By Selene Rodriguez
South Texas College has stepped up and responded to high school students’ growing interest in short-term workforce training programs that can lead to high paying jobs.
Recently, STC held the annual CTE Leadership Meeting, for 21 of its partnering school districts from across Hidalgo and Starr counties to teach counselors more about the college’s updated program offerings, which include various credentials in business, public safety, technology, culinary arts and health care, according to the region’s career demands.
“Since the pandemic, we have seen many students seek an immediate return on their investment. They graduate high school and want to go straight to the workforce and we’re here for them, we have adapted,” said STC President Ricardo J. Solis, Ph.D. “That’s why we offer so many short-term certificates and stackable credentials, we want to help these students get into college, get a job and better pay. We don’t limit opportunities.”
At the event, representatives from school districts including Roma, La Joya, Sharyland, McAllen and Weslaco, alongside representatives from various charter schools, received a comprehensive presentation on the workforce programs offered at STC, highlighting dual credit opportunities for associate degrees, certificates or occupational skills awards (OSA).
STC Vice President of Academic Affairs Anahid Petrosian, Ph.D. explained how a microcredential, short-term skills training, can help those high school students who are not college-ready start working on their hands-on abilities and get into the workforce sooner.
Students can continue their education by adding to their skills and studies and eventually get an associate and bachelor’s degrees.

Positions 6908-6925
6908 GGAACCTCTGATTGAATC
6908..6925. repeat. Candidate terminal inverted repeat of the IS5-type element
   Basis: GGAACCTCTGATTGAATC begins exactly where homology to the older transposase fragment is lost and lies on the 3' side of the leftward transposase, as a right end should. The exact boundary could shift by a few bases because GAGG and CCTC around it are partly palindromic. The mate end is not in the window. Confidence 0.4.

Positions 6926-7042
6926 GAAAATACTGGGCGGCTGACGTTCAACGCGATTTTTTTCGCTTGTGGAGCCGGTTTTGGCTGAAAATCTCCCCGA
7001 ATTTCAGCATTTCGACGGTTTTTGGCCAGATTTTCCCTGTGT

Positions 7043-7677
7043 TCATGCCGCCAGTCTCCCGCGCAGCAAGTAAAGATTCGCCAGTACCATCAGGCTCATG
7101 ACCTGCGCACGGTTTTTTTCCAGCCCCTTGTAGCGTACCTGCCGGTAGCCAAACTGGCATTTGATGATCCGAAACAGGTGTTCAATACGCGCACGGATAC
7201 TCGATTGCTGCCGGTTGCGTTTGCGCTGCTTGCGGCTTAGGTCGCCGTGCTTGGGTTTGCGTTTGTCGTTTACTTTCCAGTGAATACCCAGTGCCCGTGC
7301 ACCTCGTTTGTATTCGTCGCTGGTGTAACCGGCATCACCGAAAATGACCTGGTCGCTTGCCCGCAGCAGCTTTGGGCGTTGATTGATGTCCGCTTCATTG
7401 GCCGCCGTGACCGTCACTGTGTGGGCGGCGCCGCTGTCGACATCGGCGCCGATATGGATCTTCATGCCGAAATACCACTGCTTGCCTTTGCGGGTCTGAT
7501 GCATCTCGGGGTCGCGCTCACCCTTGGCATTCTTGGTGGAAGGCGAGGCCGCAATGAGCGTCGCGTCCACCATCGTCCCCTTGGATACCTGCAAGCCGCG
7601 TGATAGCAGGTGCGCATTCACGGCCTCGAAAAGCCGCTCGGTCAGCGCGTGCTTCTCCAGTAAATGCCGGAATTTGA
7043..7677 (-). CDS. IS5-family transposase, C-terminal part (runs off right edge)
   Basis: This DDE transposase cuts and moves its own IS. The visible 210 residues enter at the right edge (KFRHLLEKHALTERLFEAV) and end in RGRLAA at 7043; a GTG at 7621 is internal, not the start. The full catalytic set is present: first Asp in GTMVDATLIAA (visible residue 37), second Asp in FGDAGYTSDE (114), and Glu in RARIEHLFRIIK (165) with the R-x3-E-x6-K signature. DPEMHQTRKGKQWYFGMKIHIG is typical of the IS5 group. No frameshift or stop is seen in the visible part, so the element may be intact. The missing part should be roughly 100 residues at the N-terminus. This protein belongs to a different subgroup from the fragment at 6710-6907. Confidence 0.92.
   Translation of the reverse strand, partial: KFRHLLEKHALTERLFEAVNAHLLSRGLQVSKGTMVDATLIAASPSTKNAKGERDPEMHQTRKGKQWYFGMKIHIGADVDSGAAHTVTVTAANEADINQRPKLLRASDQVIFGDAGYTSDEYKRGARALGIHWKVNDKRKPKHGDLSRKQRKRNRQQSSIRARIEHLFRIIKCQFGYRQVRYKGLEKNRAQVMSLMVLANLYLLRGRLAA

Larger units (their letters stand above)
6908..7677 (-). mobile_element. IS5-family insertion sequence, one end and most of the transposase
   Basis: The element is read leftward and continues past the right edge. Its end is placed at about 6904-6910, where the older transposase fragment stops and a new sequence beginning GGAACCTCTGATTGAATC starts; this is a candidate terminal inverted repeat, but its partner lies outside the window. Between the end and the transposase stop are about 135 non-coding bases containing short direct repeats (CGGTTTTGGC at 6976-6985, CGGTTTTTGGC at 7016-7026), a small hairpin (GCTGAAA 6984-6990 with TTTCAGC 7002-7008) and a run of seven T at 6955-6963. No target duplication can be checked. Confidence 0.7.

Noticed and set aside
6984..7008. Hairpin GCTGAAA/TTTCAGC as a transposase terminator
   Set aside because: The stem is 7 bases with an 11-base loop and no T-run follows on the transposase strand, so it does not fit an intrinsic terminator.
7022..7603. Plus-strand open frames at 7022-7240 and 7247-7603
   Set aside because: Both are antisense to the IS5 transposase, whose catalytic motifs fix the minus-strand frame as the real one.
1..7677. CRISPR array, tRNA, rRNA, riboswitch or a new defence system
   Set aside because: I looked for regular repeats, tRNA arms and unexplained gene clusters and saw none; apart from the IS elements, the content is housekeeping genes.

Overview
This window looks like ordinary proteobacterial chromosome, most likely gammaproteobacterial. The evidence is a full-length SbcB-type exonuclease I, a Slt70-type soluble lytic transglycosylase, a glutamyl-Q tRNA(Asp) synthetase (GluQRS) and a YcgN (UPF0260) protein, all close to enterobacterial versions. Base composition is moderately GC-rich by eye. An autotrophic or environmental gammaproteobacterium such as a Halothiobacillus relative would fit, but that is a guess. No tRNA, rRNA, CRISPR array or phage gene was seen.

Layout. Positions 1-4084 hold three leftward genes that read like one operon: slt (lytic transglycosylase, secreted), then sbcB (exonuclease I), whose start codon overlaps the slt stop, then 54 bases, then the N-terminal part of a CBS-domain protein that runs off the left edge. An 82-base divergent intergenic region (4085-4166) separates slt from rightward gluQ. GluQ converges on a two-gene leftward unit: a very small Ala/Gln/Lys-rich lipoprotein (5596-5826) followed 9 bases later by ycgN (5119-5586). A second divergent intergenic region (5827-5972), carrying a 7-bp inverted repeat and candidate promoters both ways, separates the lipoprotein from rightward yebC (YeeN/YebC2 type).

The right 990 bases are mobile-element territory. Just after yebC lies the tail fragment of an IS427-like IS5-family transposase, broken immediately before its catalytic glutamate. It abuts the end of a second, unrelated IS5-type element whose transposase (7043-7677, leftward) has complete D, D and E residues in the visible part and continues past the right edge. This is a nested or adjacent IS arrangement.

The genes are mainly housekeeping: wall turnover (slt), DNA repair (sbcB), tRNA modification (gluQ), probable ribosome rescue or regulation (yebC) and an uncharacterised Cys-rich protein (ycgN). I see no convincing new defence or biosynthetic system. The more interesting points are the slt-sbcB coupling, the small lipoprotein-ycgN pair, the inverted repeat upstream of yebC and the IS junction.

“We’re constantly revising our region’s demands to open new programs or modify existing ones, so every year we meet with our school district partners to keep them up to date so they can advise their students on what’s available to them,” said Petrosian. “As we grow, we continue to offer pathways where high school students can start to build their curriculum with microcredentials and go up all the way to earning a bachelor’s degree, seamlessly. Since 2020, we have awarded 1,602 OSA’s and 1,852 industry certifications.”
Petrosian also highlighted that STC provides the largest number of workforce programs available in the Rio Grande Valley, offering 41 associate degrees and 71 short-term credentials (50 certificates and 21 occupational skills awards).
Attendants were informed about the new programs started at STC this year, which include an Early Childhood associate degree, the Surveying and Geospatial Technology program which also offers a certificate, a Cosmetology certificate and a County Corrections Specialist OSA.
“STC is very innovative. I have participated in this event for a couple of years and there’s always something new,” said Mission High School counselor Katherine Deanda. “Welding is one of the most popular programs for our students but it’s comforting to know that there’s so many other choices for them, it’s a great partnership.”
Other non-credit certification programs implemented this year were Health Information Management Clerk, Patient Care and Administrative Technician, bus driving, Property and Casualty Insurance License Preparation and Entrepreneurship, among other small business classes.
Conference attendees were also invited to collaborate on the creation of new programs, provide feedback and participate in professional development courses at STC.
“For next year we’re looking to develop an Architecture program and certificates in Artificial Intelligence, Digital Video and Cinema Production, Network Security and International Business,” said Petrosian. “We continue to move forward at STC.”
STC is one of the largest Dual Credit Programs in the state. The program has grown from serving eight dual credit students in 1997 to over 11,000 in the 2021-2022 school year, serving more than 130,000 students and saving families $340 million in tuition.